Arijit Trivedi, '22, poses with classmates outside the Purdue Memorial Union. (Photo courtesy of Trivedi)

FRESHMAN FOCUS: Arijit Trivedi, ‘22, joins the Purdue Space Program

Arijit Trivedi, ‘22, attends Purdue University and is majoring in aerospace engineering.

Q: Why did you choose to go to Purdue University? 

A: Well, it has a really good aerospace program, and that’s what I’ve always wanted to do. Out of all the schools that I got into, Purdue promised the best opportunities for aerospace research and the best extracurriculars to support that. 

Q: Why did you choose to major in aerospace engineering? 

A: All the readers should watch “Interstellar” and tell me why they wouldn’t want to do aerospace engineering. 

Even before I watched “Interstellar,” I enjoyed the idea and challenge of it. The idea of getting stuck in space and figuring out a solution to get back home spoke to me, and I decided I wanted to do something related to space and figuring out solutions. 

The Advanced Topics Calculus class with Ms. Jacobsen really reinforced me to become an aerospace engineer. Besides taking the class, we got to do the Solar Regatta competition. 

There are not a lot of engineering classes at Country Day and you only get those experiences out of learning physics or calculus. 

Q: What classes are you taking for your major? 

A: That’s an interesting question because my major isn’t aerospace engineering right now. It’s first-year engineering. 

The way Purdue works is that you have to apply as a certain engineering major like biomedical engineering or chemical engineering. Once you get in, your major becomes first-year engineering. At the end of the year, we have to apply to our respective majors again. 

So for the first semester, I’m taking Engineering 13100, Math 26100, PSY 20000: Intro to Cognitive Psychology, SCLA 10200 (communications class) and Physics 17200. 

Q: What is your favorite class and why? 

A: My favorite class at the moment is Engineering 13100 because it’s pretty interactive, and I like the professor. The class teaches us the basics of the engineering process. 

We use Excel to model stuff and come up with descriptive data for data sets. I also like that the class is more team-based than individual-based, meaning that my grade is dependent on the projects I do with other people. 

They put us into teams of four for a project and assigned a new team per project. So, I find it amazing that in a class of 120, you can still have a small class environment and work with different people. 

Q: What career in aerospace engineering do you want to pursue? 

A: I came into college thinking I wanted to do something with propulsion. And, as of now, I still want to be a propulsion engineer. 

However, I realized by talking to a lot of older engineering students here, there’s so much diversity within that one niche aerospace engineering field. But I guess that’s the point of doing projects and internships to find out what you really love.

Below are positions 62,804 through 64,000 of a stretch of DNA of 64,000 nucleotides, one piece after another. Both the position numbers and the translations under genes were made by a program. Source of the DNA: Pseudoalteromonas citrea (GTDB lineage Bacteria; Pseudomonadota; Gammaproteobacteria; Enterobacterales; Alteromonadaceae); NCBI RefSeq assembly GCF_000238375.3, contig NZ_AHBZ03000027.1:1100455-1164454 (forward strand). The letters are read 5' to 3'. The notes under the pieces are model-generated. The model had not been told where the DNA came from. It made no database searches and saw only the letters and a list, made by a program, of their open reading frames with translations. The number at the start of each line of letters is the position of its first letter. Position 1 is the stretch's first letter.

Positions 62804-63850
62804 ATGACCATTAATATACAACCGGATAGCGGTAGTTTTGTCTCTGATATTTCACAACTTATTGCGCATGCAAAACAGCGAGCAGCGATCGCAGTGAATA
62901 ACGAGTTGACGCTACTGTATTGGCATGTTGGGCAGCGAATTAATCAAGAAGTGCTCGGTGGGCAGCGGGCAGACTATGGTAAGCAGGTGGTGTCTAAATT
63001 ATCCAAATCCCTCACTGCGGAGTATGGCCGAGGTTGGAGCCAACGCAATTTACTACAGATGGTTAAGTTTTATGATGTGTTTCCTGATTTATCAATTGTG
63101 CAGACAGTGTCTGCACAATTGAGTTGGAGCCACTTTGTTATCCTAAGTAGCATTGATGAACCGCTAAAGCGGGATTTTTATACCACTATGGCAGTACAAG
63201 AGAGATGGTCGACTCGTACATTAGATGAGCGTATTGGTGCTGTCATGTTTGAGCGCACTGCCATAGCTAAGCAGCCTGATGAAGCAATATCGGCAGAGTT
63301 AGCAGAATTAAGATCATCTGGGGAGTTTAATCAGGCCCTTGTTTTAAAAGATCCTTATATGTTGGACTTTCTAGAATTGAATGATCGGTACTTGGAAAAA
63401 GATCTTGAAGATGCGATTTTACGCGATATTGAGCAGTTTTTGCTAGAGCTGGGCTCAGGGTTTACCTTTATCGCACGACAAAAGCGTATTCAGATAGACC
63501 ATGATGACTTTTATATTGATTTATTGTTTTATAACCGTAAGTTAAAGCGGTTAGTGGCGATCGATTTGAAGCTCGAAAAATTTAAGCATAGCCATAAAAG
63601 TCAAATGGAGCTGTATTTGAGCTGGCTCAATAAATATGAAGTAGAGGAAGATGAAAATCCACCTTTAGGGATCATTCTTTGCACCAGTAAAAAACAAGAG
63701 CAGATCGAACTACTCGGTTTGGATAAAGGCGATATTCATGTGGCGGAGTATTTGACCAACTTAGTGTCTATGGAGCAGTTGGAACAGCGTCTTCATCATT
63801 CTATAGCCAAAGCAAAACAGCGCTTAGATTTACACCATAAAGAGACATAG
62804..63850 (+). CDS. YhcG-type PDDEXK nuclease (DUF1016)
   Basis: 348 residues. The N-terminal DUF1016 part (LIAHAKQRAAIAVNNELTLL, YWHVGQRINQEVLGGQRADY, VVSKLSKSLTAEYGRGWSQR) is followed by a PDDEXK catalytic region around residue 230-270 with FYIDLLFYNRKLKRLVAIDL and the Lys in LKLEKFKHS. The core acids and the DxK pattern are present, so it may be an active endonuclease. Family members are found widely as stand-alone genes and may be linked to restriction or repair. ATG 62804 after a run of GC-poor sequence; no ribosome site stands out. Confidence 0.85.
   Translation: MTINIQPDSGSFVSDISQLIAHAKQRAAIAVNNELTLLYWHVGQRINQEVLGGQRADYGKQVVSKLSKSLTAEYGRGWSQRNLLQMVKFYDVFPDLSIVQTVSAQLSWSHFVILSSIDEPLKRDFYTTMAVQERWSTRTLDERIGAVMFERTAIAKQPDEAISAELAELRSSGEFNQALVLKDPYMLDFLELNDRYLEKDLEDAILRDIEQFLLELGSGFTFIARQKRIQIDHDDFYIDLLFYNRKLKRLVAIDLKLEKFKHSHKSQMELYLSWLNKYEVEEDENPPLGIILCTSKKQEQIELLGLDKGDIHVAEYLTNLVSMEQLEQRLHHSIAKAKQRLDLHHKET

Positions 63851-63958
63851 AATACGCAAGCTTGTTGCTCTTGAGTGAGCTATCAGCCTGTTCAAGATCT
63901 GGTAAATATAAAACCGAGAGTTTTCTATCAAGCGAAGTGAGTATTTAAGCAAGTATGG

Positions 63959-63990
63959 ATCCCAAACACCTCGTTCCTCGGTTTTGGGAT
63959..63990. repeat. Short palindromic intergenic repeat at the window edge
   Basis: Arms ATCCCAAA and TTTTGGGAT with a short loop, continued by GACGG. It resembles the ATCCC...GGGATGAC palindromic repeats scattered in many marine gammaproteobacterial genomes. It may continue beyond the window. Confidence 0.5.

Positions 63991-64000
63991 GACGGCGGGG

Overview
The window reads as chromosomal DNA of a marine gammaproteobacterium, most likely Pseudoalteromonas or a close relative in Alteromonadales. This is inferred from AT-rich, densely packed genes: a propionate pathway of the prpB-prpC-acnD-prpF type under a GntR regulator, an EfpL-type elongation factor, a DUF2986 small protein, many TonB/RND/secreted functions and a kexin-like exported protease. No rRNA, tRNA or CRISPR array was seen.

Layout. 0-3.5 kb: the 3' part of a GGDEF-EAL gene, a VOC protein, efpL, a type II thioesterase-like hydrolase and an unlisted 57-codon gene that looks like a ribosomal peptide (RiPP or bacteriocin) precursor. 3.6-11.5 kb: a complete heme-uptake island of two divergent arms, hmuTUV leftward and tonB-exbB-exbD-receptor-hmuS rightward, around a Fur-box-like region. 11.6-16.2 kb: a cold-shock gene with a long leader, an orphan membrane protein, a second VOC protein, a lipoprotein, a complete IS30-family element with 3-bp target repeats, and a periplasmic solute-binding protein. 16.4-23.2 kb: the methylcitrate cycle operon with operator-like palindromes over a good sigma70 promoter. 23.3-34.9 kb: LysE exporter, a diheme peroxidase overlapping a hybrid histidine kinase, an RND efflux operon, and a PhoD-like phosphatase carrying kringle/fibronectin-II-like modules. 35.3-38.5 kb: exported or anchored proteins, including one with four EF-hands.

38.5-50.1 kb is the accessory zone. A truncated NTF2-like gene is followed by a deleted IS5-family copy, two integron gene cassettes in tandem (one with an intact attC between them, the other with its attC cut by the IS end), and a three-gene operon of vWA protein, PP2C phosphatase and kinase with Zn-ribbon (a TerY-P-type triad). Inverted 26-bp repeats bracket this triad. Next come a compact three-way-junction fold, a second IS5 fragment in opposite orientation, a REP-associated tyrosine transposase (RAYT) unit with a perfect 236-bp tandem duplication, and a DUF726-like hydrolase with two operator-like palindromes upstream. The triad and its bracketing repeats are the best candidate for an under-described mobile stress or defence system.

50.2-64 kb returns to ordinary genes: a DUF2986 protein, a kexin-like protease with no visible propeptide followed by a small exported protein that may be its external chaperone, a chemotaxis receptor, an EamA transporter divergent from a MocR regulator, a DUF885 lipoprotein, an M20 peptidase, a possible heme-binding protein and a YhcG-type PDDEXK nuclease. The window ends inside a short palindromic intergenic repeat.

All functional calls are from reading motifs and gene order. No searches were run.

You can specialize in any one or multiple of the components involved in propulsion. So that could be injector design and engineering, chamber design – doing stuff like regenerative cooling, or you could also specialize in the fluids systems that deliver the propellants to the engine in the first place. That’s what I know from my experience so far on the rocket team.

For jobs, I’m not sure how it all works since I haven’t had an internship yet. I think the job titles are usually “propulsion engineer” or “combustion engineer” but that doesn’t mean you’ll be working on that entire system. 

Q: Are there any extracurriculars and internships you’re a part of? 

A: As far as internships go, I’ve only been in college for two months so those usually go to the older aerospace kids. In terms of extracurriculars, I joined the Purdue Space Program, which is a rocketry team split into different teams responsible for different parts of the rocket. 

I’m not doing anything else because it takes up a lot of time, but I’ve really enjoyed working with the rocketry team because they take it seriously. As a freshman going into the team, it’s been tough to get caught up and contribute something substantial to the team. 

Q: What are you responsible for doing in the Purdue Space Program? 

A: I’m part of the Hybrids and Liquids team. There are seven different teams on campus.

There are a lot of differences between the teams such as what they want to do and what vehicle they operate. 

For example, the liquids team operates a bipropellant rocket which is different from all the other teams, which operate solid propellant rockets.

They launched their last rocket about a year ago. It was a 20-foot rocket that used liquid methane and liquid oxygen, so similar to SpaceX in that regard, which is pretty awesome.

 I’m currently working on the propulsion, developmental propulsion and fluid systems sub-teams. I get to do cool work like implementing burst disks in the lower plumbing of the rocket and designing a new jet for the engine.